Syria response to US will be ‘painful’

ostovar200811031206102961.jpgDamascus has warned that it will carry out ‘painful’ measures if the US fails to explain its recent cross-border raid into Syria.

On October 26, American helicopters took to the skies of Iraq, crossed the border into Syria and killed eight people, four of whom were children. Syria closed a Damascus-based American school and a US cultural center in response to the attack.

Syrian Foreign Minister Walid al-Muallem, however, said on Sunday that Damascus has only implemented ‘introductory’ measures and warned that Syria could escalate its response in the future.

“Syria may resort to more painful measures if the United States does not give an official explanation for the attack,” al-Muallem said in an interview with the Lebanese ANB satellite station.

While Washington has refused to formally comment on its reason for the attack, US officials speaking on condition of anonymity have alleged that the target was Badran Turki al-Mazidih, a top al-Qaeda figure in Iraq.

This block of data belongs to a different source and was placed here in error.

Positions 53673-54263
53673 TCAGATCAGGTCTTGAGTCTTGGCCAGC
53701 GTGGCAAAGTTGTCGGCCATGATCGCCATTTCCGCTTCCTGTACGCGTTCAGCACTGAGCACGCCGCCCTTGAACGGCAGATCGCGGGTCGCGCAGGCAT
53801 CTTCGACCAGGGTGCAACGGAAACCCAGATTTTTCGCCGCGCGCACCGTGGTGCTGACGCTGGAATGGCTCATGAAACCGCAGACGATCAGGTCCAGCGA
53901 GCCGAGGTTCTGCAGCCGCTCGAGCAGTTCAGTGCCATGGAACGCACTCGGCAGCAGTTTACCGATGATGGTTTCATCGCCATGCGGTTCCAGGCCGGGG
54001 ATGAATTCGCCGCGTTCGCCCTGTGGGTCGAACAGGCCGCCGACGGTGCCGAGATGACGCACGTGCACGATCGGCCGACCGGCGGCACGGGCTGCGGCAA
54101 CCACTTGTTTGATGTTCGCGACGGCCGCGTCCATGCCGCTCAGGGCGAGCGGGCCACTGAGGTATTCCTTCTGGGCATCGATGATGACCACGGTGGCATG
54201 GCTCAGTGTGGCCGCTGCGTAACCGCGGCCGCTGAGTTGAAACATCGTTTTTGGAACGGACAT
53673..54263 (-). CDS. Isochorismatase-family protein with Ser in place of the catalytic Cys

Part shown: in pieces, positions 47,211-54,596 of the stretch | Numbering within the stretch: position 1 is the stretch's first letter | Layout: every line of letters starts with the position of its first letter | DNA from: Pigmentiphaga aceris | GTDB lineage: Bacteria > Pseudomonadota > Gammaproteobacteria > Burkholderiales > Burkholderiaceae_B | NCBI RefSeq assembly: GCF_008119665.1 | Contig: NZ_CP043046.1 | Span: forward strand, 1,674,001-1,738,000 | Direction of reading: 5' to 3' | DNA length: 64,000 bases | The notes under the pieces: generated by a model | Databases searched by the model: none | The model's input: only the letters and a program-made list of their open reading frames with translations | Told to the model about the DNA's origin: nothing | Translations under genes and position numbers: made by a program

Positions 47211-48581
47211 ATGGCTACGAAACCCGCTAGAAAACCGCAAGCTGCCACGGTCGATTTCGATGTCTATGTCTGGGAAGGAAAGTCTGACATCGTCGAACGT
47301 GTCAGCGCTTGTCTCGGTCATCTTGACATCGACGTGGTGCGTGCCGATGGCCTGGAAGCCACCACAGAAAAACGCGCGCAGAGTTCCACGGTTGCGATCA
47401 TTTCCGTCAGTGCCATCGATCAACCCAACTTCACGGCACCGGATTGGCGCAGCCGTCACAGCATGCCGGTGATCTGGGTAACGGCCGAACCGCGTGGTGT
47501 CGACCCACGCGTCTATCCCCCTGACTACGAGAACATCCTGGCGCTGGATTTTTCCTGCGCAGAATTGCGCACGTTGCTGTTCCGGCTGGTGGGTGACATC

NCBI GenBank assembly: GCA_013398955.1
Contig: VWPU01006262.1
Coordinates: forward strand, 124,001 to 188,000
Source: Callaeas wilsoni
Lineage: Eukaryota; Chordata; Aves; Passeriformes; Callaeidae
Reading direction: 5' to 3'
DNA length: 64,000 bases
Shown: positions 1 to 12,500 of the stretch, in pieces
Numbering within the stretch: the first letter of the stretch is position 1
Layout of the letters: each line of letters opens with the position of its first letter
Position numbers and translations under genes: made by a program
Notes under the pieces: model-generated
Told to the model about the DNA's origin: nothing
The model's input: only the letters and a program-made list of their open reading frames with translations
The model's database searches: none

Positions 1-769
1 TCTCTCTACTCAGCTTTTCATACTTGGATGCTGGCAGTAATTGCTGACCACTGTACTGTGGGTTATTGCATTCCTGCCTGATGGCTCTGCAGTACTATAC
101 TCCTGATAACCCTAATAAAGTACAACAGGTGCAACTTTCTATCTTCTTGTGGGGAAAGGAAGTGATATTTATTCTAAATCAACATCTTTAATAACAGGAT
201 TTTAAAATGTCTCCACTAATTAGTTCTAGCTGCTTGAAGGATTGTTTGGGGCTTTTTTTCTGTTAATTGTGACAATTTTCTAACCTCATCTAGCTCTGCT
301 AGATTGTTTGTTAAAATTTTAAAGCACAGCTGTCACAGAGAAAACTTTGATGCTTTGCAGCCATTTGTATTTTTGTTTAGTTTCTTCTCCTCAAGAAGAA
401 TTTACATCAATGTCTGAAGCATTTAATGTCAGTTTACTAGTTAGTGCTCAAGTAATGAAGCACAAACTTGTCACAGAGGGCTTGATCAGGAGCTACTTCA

Syrians grieve over the death of the civilians killed in the US cross-border raid.

Following the incident, Damascus summoned envoys from the US and Iraq in protest at the US attack on its civilians, demanding that Iraq prevent US-led forces from using its airspace to mount cross-border raids on Syria.

Syria also threatened to end border security cooperation with the United States and Iraq in response to the ‘American aggression’ and has reduced the presence of its forces in border areas.

Following the Syrian move, Iraq sent police reinforcements to the Syrian border to secure the area.

The recent developments are expected to hamper Washington’s push for the finalization of a security agreement with Baghdad to legalize its presence in oil-rich Iraq.

The US raid has fueled speculation that the controversial US-proposed Status of Forces Agreement (SOFA) may allow the White House to turn Iraq into a launch pad for incursions into neighboring states.

October saw hundreds of thousands of Iraqis take to the streets in protest at the US-sought security deal.

Under the US-sought agreement, American military and civilian planes will be able to use Iraqi airspace without Baghdad’s oversight.

Strongly opposed by Iraqi political and religious leaders, the deal will also allow the United States to attack any country it believes ‘represents a security threat to Iraq’.

Although the White House has been pushing hard for the finalization of the pact, there is the possibility of Baghdad refraining from signing the agreement because of nationwide opposition to the deal.

MSH/AA

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